PGP Encryption Introduction

From California Technology Feestival Wiki
Jump to: navigation, search

by Jack Aponte

Overview

  • pretty good privacy - original software called PGP
  • ensure that message can only be read by the person it's sent to
  • open pgp is open protocol for encryption, gpg is open source implementation of pgp
  • pgp, open pgp, and gpg are versions of the same thing
  • best resource: Email Self-Defense slideshow from FSF, look it up, will actually get you through the whole set up and get you using PGP
  • can run gpg on almost any device (mac, windows, linux; android phones; don't know about iphone). easiest thing to set up is thunderbird, via enigmail plugin, an implementation of pgp. it will walk you through process of creating your keys.
  • two keys, public and private. public given out to the world, private saved only on your device and password protected. share your public key with everyone you want to communicate with, even put fingerprint of it on your business card. can be stored and published online on a key server and easily looked up. public key is used by *others* to encrypt messages sent to you.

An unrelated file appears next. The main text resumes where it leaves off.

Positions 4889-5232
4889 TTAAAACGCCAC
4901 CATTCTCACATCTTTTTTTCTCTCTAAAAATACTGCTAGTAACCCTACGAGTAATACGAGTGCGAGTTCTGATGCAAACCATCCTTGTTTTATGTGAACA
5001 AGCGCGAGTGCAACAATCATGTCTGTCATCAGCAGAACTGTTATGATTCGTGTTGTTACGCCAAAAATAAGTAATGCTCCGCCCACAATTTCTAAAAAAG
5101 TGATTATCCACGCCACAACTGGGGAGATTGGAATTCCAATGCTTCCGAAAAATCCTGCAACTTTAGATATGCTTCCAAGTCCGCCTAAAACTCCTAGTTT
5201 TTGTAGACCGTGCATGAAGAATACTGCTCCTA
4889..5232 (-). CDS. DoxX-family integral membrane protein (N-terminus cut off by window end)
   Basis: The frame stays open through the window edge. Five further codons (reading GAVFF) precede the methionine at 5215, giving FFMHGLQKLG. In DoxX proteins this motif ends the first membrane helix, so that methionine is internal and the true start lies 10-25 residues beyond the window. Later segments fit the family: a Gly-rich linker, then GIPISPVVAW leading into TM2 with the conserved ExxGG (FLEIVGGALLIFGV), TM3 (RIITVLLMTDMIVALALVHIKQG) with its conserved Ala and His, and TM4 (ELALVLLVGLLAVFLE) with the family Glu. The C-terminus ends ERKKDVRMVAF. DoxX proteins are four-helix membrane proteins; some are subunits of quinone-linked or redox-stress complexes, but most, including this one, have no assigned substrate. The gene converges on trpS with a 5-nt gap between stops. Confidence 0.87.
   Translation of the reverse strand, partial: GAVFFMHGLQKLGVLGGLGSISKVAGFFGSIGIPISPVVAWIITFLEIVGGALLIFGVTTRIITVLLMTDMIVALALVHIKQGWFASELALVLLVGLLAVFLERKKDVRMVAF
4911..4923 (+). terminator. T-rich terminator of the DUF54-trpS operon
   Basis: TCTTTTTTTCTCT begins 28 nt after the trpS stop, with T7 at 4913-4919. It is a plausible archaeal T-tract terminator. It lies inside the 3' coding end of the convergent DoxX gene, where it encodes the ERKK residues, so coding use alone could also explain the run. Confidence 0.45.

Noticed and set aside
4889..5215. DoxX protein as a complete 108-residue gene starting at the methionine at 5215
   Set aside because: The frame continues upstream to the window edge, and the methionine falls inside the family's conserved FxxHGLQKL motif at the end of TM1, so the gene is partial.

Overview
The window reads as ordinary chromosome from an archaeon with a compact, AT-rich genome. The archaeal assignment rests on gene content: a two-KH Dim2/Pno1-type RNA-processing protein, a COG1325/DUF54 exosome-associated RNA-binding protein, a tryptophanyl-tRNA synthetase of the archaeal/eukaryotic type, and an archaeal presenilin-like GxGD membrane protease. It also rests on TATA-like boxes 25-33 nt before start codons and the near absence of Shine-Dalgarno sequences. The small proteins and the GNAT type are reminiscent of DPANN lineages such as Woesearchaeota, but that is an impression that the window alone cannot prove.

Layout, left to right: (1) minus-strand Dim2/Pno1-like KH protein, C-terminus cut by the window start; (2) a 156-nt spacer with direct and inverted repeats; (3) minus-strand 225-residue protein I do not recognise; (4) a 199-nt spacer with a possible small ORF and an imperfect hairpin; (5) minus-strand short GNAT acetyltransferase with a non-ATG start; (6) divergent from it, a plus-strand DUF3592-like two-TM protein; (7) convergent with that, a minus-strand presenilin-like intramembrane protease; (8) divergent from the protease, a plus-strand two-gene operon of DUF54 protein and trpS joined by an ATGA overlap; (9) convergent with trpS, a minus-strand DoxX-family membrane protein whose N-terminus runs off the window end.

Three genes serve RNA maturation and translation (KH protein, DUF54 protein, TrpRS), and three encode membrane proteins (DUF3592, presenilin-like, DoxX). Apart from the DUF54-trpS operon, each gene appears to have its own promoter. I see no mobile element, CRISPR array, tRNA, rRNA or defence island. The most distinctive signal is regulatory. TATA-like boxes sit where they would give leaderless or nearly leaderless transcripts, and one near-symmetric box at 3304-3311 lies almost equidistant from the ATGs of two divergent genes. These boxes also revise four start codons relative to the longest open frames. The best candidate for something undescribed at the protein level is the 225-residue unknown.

• private key is not shared, only you have it, and you use it to decrypt messages sent to you that were encrypted with your public key.
  • be sure to encrypt attachments as well as message body. keep in mind meta information (sender, recipient, subject, other headers) is not encrypted and can still be read by an observer.
  • not just for encrypting messages: can also use for docs, images, etc. for instance, store a file with all your clients' passwords on your cloud drive, encrypted with keys of all the people who might need access to it. then any one of them can download and decrypt and read. or use for tax return, other financials, journal, etc. file encryption might need command line use, might not be a GUI - or might be built into windows under the file menu.

encryption 201:

  • key can have sub-keys. can have one for crypting and one for decrypting and one for signing. or one for each device if you read on multiple devices (which many say you shouldn't).
  • signing: separate process that uses public key signing to verify sender, not encrypting contents (you can do one or the other or both). email program will show you if signing is correct.

references:

https://emailselfdefense.fsf.org

Little Brother by cory doctorow. chapter 12 is great human explanation of how encryption works and why to use it.